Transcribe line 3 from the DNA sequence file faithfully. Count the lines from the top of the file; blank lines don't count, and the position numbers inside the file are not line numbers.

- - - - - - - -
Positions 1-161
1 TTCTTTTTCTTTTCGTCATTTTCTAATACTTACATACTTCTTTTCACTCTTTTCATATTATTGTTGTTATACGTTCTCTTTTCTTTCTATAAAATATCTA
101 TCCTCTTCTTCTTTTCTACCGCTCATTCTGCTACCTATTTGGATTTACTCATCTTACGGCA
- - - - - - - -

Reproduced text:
101 TCCTCTTCTTCTTTTCTACCGCTCATTCTGCTACCTATTTGGATTTACTCATCTTACGGCA